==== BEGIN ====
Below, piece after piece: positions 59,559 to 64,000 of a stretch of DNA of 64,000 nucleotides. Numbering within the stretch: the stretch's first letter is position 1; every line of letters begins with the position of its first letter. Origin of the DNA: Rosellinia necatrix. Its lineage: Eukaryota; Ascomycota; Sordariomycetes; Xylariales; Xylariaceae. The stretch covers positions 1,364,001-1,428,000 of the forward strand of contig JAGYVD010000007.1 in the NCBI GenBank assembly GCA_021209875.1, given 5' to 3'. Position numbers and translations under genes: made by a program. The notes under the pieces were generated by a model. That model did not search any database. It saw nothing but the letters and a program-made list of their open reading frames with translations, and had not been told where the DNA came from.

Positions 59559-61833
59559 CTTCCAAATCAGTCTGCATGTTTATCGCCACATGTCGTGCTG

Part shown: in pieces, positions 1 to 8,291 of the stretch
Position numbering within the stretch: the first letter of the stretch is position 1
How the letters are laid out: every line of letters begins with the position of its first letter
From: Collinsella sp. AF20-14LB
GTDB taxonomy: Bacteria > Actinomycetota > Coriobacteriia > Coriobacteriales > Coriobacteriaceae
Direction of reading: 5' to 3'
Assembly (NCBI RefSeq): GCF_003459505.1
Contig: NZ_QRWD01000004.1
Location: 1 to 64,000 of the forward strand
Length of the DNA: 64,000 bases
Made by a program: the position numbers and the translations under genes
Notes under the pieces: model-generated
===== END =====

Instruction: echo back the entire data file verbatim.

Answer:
Below, piece after piece: positions 59,559 to 64,000 of a stretch of DNA of 64,000 nucleotides. Numbering within the stretch: the stretch's first letter is position 1; every line of letters begins with the position of its first letter. Origin of the DNA: Rosellinia necatrix. Its lineage: Eukaryota; Ascomycota; Sordariomycetes; Xylariales; Xylariaceae. The stretch covers positions 1,364,001-1,428,000 of the forward strand of contig JAGYVD010000007.1 in the NCBI GenBank assembly GCA_021209875.1, given 5' to 3'. Position numbers and translations under genes: made by a program. The notes under the pieces were generated by a model. That model did not search any database. It saw nothing but the letters and a program-made list of their open reading frames with translations, and had not been told where the DNA came from.

Positions 59559-61833
59559 CTTCCAAATCAGTCTGCATGTTTATCGCCACATGTCGTGCTG

Part shown: in pieces, positions 1 to 8,291 of the stretch
Position numbering within the stretch: the first letter of the stretch is position 1
How the letters are laid out: every line of letters begins with the position of its first letter
From: Collinsella sp. AF20-14LB
GTDB taxonomy: Bacteria > Actinomycetota > Coriobacteriia > Coriobacteriales > Coriobacteriaceae
Direction of reading: 5' to 3'
Assembly (NCBI RefSeq): GCF_003459505.1
Contig: NZ_QRWD01000004.1
Location: 1 to 64,000 of the forward strand
Length of the DNA: 64,000 bases
Made by a program: the position numbers and the translations under genes
Notes under the pieces: model-generated